Beyond books and e-readers

I am an “early adopter” of the Amazon Kindle reading device. I love it. I am also a bibliophile. My personal collection includes among other volumes a 1764 copy of Hume’s Essays as well as an edition of Epictetus, His Morals, published in 1694. To me, beyond the value of their  content, these and  numerous others I have are treasures  – in a way, these books represent possessing the past, and handling them, carefully turning their aged pages, and reading from them gives me a sense of the time when they first appeared.

Stephen King, the well known horror and science fiction author, wrote an  article for Entertainment Weekly about his first experience reading with the Kindle in which he declared essentially that the Kindle will not supplant the book for the reason that books house the thoughts expressed in them in such a way that they give a permanency and stability to their works. Anyone who has watched a toddler walking about clutching his or her favorite storybook understands the significance of this attribute of books.

But while books may continue to co-exist with new technologies for the transmission of ideas, their raison d’etre may well change.

Eli M. Noam is Professor of Economics and Finance at Columbia University and Director of the Columbia Institute for Tele-Information (CITI). The university-based research center focuses on strategy, management, and policy issues in telecommunications, computing, and electronic mass media. Professor Noam has devoted considerable attention to media, and books are by definition media, the means of communication.

In his article “Will Books Become the Dumb Medium?” published in 1998 in the Educom Review, Professor Noam prognosticates that books per se will ultimately have a secondary position to other information sources particularly, and will be used as an entertainment means primarily. While focusing on academia, his statements apply generally without doubt. Originally presented as the keynote address to the Annual Convention of Educom in 1997 (Educom, now Educause, is a noted non-profit organization dedicated to advancing higher education through information technology), it should be required reading for anyone interested in the future of books.

Advancing the transmission of thought and information through technological innovation is a constant human striving:  from cave paintings and oral lore to the invention of writing and alphabets, from stone tablets to papyrus and paper, from scribes to printing presses, from quill pens to typewriters, telegraph, telephones, televisions, computers, laptops, iPhones and Kindles and who knows what next?

Vannevar Bush (1890-1974) I think would venture to speculate on this very question if he were alive today. Fortunately for posterity, his vision of the future is enunciated in the article “As We May Think” published in The Atlantic Monthly (now called simply The Atlantic) in 1945  and comes strikingly close to a 2009 reality.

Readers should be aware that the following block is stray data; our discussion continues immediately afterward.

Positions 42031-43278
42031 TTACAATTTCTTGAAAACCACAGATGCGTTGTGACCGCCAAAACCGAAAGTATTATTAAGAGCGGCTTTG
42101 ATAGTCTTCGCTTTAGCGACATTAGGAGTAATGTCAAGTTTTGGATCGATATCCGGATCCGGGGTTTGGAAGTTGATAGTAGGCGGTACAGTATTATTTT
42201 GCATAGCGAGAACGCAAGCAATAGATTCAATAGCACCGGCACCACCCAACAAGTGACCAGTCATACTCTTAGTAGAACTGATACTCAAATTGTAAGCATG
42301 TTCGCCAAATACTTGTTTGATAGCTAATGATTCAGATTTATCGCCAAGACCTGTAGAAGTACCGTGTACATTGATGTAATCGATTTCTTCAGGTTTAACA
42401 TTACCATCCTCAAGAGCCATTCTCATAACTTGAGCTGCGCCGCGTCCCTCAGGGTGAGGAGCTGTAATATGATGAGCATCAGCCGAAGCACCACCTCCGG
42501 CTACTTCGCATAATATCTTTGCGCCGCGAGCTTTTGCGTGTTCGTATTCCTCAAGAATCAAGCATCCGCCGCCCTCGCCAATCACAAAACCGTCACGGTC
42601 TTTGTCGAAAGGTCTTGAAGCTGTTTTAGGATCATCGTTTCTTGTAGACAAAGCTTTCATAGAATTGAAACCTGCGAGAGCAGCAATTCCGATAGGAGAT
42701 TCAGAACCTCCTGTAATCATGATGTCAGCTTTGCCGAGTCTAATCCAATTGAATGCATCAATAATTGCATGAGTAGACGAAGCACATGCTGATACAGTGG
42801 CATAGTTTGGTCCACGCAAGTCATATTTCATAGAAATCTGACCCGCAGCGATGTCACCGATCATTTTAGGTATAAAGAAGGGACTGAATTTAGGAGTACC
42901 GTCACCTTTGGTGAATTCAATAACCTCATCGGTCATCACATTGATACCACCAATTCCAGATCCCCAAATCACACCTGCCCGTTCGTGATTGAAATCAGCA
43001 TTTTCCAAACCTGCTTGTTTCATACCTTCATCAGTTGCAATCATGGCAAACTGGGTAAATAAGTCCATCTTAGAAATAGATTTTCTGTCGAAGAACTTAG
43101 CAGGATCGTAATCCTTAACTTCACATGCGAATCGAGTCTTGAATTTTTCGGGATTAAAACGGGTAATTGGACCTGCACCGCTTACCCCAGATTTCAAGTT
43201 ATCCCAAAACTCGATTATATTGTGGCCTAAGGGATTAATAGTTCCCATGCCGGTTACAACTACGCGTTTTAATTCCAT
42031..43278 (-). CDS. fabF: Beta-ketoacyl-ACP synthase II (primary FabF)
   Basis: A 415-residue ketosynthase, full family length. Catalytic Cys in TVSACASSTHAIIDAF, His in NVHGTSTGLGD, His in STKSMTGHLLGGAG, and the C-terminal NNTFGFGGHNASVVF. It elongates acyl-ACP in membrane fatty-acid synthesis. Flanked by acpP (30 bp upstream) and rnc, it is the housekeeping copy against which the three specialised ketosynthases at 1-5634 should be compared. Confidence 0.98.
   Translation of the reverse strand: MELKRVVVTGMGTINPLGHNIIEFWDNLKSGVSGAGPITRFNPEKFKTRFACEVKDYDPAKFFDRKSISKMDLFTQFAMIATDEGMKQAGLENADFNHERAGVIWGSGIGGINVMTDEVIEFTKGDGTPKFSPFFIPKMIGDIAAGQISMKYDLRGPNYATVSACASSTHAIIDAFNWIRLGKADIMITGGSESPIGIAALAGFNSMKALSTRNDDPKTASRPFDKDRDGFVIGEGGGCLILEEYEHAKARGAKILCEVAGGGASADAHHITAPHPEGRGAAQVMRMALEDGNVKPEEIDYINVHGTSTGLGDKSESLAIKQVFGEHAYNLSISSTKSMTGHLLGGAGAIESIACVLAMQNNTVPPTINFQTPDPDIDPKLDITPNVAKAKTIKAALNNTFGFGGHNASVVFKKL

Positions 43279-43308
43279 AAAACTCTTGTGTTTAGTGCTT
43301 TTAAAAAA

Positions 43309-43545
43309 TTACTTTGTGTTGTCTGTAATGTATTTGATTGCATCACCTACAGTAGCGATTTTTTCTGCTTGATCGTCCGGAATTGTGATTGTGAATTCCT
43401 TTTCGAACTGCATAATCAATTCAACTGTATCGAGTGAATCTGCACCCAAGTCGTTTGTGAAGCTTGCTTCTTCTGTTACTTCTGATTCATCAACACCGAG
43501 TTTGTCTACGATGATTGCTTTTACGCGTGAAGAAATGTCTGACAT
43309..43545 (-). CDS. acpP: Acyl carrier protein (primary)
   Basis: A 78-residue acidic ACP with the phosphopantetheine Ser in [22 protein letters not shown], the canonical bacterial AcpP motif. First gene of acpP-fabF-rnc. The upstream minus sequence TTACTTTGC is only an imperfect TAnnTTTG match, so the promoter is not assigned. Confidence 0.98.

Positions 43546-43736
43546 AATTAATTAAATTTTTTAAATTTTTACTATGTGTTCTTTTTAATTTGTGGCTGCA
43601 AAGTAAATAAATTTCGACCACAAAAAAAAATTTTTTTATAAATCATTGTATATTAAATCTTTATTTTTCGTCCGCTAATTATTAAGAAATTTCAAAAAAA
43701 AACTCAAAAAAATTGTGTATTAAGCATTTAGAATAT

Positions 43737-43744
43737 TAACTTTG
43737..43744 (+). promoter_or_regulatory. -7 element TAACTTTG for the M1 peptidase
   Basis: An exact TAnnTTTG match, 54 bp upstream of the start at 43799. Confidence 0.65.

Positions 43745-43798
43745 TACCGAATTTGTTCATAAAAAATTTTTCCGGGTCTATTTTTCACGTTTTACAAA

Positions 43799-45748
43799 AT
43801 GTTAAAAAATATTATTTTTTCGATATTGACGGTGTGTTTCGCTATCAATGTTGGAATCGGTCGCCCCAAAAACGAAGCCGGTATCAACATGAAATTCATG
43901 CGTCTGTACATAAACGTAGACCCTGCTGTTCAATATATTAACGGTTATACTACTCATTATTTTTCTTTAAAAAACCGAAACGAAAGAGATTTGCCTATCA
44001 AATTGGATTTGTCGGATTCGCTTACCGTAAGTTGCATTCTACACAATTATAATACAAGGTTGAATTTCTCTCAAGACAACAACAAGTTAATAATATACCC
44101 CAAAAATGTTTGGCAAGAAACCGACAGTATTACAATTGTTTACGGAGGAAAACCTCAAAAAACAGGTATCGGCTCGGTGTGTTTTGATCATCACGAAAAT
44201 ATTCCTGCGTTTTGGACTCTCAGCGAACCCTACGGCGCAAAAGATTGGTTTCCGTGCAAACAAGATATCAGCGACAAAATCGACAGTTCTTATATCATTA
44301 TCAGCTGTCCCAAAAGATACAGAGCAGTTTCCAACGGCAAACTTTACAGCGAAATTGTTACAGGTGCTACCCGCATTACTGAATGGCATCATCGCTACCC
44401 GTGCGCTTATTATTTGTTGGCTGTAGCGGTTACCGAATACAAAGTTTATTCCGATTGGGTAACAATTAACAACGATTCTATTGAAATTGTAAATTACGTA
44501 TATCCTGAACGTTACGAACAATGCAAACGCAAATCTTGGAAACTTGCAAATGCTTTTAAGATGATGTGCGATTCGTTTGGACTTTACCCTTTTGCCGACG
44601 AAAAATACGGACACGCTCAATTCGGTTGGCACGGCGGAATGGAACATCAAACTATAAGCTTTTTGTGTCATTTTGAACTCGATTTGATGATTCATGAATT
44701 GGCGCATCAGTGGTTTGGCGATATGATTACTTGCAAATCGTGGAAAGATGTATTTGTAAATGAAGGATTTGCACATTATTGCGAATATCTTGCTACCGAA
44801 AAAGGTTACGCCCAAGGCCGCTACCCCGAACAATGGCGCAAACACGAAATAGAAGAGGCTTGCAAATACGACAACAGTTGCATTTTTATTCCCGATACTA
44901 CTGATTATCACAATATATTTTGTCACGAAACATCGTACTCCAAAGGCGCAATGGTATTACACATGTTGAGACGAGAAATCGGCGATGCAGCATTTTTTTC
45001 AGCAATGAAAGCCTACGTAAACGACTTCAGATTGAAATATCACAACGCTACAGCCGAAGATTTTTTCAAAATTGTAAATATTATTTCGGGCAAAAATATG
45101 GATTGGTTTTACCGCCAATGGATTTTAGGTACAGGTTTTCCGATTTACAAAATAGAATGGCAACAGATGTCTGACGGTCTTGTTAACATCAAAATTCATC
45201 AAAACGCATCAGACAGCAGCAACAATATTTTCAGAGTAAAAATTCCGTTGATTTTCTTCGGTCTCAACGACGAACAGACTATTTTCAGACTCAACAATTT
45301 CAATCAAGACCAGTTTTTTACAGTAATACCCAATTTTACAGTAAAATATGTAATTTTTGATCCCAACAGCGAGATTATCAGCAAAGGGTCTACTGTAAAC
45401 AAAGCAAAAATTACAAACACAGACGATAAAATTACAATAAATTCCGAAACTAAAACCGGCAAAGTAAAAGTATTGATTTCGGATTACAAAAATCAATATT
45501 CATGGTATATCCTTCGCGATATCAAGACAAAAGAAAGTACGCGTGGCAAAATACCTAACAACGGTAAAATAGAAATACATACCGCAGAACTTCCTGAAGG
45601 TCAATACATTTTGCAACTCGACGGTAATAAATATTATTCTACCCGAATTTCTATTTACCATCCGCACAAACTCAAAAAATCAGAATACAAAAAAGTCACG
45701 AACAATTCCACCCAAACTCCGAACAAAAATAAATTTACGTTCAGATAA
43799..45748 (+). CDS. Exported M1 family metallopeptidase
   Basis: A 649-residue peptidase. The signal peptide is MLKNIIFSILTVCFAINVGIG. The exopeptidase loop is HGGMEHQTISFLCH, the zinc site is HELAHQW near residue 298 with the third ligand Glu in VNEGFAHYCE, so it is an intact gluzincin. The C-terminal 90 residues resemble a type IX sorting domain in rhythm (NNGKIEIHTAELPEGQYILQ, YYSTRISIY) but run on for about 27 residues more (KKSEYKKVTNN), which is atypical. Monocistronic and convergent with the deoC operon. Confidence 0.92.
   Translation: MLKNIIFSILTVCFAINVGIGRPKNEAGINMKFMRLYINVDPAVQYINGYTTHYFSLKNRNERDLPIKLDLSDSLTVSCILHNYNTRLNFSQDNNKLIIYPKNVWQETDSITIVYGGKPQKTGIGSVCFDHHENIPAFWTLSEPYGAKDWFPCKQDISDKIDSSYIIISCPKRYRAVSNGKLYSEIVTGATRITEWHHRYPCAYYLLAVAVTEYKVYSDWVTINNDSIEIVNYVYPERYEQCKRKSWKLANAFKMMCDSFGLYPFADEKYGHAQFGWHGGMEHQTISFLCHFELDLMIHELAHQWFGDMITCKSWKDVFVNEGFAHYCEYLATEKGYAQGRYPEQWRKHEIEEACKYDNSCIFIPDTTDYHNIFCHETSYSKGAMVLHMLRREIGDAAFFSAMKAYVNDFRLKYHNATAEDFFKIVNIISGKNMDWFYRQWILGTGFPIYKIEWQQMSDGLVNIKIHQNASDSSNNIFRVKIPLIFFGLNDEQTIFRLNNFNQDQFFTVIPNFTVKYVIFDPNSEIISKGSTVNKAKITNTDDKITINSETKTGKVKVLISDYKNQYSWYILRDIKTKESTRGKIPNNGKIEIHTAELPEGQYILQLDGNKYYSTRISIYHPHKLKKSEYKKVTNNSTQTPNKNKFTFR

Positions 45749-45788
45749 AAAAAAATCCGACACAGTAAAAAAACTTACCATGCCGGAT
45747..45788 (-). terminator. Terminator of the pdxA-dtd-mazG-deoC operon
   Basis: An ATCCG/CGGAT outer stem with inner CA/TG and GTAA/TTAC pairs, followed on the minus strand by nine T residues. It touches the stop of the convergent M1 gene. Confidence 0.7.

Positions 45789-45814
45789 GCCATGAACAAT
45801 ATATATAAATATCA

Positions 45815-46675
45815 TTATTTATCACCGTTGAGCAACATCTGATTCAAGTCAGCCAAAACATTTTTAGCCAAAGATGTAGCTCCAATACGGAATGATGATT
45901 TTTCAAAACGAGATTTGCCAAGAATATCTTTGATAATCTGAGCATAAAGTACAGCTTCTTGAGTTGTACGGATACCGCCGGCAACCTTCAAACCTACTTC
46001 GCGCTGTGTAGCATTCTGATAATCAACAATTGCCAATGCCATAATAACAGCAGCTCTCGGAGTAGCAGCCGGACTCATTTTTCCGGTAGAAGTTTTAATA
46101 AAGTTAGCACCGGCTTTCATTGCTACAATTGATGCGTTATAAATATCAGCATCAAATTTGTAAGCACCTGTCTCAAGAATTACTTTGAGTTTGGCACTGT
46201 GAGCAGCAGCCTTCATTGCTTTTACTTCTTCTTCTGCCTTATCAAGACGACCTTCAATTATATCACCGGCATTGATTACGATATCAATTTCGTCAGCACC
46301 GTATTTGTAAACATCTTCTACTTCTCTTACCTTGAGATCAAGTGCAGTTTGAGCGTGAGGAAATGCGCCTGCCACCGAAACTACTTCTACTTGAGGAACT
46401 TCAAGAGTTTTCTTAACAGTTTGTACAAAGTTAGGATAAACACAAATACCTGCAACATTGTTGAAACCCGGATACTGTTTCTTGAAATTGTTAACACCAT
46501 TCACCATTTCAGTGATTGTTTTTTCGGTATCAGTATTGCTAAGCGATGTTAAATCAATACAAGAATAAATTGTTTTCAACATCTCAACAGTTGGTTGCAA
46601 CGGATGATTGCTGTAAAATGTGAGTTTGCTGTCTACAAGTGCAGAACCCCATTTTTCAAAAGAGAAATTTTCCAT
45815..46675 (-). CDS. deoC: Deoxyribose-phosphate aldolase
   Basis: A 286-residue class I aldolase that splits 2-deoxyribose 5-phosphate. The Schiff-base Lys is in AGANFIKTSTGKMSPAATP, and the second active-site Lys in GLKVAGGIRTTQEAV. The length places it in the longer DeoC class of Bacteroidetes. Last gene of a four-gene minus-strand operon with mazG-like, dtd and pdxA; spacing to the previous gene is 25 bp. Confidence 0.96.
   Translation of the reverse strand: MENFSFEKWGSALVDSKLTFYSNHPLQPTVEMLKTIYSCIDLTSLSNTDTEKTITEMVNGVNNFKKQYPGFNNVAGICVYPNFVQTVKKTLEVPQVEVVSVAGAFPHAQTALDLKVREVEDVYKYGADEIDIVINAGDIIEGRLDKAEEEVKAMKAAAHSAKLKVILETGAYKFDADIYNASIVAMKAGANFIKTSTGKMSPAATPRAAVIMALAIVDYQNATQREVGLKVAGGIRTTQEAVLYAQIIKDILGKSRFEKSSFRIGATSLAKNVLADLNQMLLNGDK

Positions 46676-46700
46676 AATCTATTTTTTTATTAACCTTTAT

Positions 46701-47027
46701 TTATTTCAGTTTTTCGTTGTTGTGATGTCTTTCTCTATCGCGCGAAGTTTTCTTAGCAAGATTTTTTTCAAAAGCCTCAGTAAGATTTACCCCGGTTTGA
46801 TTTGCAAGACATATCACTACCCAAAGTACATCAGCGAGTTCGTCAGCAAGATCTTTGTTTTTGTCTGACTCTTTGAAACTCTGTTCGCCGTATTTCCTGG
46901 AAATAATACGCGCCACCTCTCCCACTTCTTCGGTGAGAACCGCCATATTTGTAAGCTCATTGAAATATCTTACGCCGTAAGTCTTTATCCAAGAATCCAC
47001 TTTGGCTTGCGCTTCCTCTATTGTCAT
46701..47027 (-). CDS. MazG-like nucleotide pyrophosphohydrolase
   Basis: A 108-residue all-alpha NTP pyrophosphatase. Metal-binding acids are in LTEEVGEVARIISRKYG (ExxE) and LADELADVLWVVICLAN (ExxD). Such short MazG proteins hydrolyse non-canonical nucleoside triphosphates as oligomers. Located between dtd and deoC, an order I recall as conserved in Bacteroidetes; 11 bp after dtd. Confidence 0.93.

Dr. Bush was a pioneering American engineer who had a hand in advancing the coming computer age, the atomic age, and was nominal first presidential science adviser. His idea of what he called the “memex” as described in “As We May Think” reads much like a description of how a 5th or 6th generation Kindle might function.

What is particularly fascinating, amidst all the fascinating prescience of Bush, is the incorporation of voice recognition and speech synthesis functionality for the “memex”. Why so?

Enter Dr. William Crossman, Founder and Director of the CompSpeak 2050 Institute for the Study of Talking Computers and Oral Cultures who predicts that “talking computers, VIVOs, will make text/written language obsolete, replace all writing and reading with speech and graphics, democratize information flow worldwide, and recreate an oral culture in the electronically-developed countries by 2050.” (from the online synopsis to the book, VIVO, Voice-In/Voice-Out, The Coming Age of Talking Computers).

Amazing supposition? Perhaps not so much. After thousands of years of technological progression a new oral culture is able to emerge. It may just turn out that what makes oral culture seemingly less advantageous to “literate” societies is not inherent  but rather relates more to the available means by which it is sustained. Move over books and e-readers, here come the VIVOs!

https://communicatorsandcommunications.com/2009/09/07/beyond-books-and-e-readers/

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